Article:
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This collection, digitized in collaboration with the Michigan Daily and the Board for Student Publications, contains materials that are protected by copyright law. Access to these materials is provided for non-profit educational and research purposes. If you use an item from this collection, it is your responsibility to consider the work's copyright status and obtain any required permission.

June 10, 1921 - Image 2

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Text
Publication:
The Michigan Daily, 1921-06-10

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THE MICHIGAN DAILY

UNIVERSITY

e p

rning except Monday' during the Univer-
in Control of Student Publications.
F THE ASSOCIATED PRESS
as is exclusively entitled to the use for
idispatches credited to it or net otherwise
id the local news published therein.
office at Ann Arbor, Michigan, as second
-ier or mail, $3.50.
r Press building, Maynard Street.
p6o; Fditorial, 244.4
to exceed 300 words, 'if signed, the ig-
:o appear in print, but as an evidence of
nts will be published in The Daily at the
if left, at or mailed to The Daily office.
is will receive no conisideration. No man-
unless the writer incloses postage. I"
)t necessarily endorse the sentiments. -
rations.
notices will not be received aftar 8 o'clock

EDITORIAL STAFF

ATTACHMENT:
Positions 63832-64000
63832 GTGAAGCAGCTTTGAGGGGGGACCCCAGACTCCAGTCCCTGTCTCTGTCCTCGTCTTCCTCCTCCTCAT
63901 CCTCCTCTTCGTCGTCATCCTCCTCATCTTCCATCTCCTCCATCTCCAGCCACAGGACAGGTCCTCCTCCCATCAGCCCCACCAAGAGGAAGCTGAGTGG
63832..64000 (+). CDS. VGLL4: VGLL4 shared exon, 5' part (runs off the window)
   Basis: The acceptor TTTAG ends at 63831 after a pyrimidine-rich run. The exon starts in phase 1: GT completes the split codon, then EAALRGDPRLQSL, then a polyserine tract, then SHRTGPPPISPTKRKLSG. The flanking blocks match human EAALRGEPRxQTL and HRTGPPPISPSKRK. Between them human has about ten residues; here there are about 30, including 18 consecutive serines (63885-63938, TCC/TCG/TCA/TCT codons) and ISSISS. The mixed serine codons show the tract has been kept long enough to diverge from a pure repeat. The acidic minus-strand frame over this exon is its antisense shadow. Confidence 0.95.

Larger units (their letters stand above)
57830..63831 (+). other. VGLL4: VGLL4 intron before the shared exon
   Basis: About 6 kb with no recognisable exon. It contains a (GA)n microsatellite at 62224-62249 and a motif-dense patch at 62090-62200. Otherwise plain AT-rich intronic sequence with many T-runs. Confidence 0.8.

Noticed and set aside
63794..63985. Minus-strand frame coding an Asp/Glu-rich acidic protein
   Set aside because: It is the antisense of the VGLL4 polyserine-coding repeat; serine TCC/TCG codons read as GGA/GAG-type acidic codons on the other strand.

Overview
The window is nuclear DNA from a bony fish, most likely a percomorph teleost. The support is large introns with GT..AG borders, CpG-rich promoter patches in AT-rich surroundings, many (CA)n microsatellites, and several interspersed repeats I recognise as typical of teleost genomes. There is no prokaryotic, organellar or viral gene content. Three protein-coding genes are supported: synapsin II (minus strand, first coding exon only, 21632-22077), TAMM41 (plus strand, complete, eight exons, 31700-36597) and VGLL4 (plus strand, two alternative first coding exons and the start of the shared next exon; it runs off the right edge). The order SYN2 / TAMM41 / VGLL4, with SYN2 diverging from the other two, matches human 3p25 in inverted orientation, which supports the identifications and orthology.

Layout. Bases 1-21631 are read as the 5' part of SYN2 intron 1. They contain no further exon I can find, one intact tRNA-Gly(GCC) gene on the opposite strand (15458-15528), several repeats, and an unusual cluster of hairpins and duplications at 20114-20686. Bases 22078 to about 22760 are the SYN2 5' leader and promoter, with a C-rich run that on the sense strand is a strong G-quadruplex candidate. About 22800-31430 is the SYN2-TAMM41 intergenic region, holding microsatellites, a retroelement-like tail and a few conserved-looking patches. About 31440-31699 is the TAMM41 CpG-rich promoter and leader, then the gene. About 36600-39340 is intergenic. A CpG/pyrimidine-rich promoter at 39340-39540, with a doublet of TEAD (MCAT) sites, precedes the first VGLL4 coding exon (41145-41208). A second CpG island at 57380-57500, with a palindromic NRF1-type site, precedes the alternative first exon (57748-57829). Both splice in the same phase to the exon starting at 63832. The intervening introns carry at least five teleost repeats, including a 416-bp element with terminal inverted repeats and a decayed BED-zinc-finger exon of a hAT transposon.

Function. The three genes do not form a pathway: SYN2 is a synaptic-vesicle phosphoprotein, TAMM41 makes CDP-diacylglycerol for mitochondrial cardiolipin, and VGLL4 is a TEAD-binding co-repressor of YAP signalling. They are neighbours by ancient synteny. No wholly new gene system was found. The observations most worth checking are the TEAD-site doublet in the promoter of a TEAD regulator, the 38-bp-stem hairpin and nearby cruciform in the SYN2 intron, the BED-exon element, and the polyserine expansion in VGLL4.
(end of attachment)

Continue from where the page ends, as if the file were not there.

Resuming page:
Telephone 2414
3 EDITOR ............GEORGE H. BROPHY JR.
. ...... . ........Chesser M. Campbell
ditorial Board.......................Lee Woodruff
irs-
R. Adams H. W. Hitchcock
Dakin J. E~. McManis
aud Sherwood T. W. Sargent, Jr.
or ....... ... ... ... ... ... ... J. A. Bernstein
A. B. P. Campbell
... . J. Whinery, L . Kern, S.. Beach
....Robert Angetl
itor.................................Mary D. Lane
................ Thomas Dewey
....................... .... .: R. Meiss

Assistants
Frank H. McPike
J.A. Bacon
W.W. Ottaway
Paul Watzel
Byron Darnton
M. A, Klaver
Walter Donnelly
Beata Hasley
Kathrine *ontgomery

Sidney B. Coates
C. 'T.Pennoyer
Marion B. Stahl
Lowell S. Kerr
Marion Koch
Dorothy Whipple'
Gerald P. Overton
Uward Lamvrecht
Sara Wailer
$. IC. Howlett

BUSINESS STAFF
Telephone 960
INESS MANAGER........LEGRAND A. GAINES, JR.
,tSn .......,....................;...... D. P. oyce
iieds .........................................S Kunstadter
L3tioU .. .............F . M. eab
sit.'.'.'.'...................................E. R. Prieh
Eation ..................................V. F. Hilery
Assistants
W. Lamrecht Mv. M. Moul H. C. Hunt
. Ham Jr N. W. Robertson M.' S. Goldring'
H. Hutchinson Thos. L. Rice H. W. Heidbreder
A. Cross R. GG. Rurchell W. Cooley
t ..Davis A. 3. Parker
Persons wishin to secure information concerning news for any
p f The D ailyshouldsttheniight editor, who has full charge
Ii ew to be printed that night.
FRIDAY, JUNE 10, 1921.
Night Editor-JOHN A. BACON.
THAT BELATED REVISION
,ast fall, when asked why the price of board'
tiniued at the peak levels of the summer before
he face of a decline from fifteen to twenty per-
t in the price of foodstuffs, Ann Arbor board-
house keepers justified their charges on the fol-
ing grounds: First, that overhead expenses
e as great as ever;second, that labor costs were
iter; and third, that they had stocked up on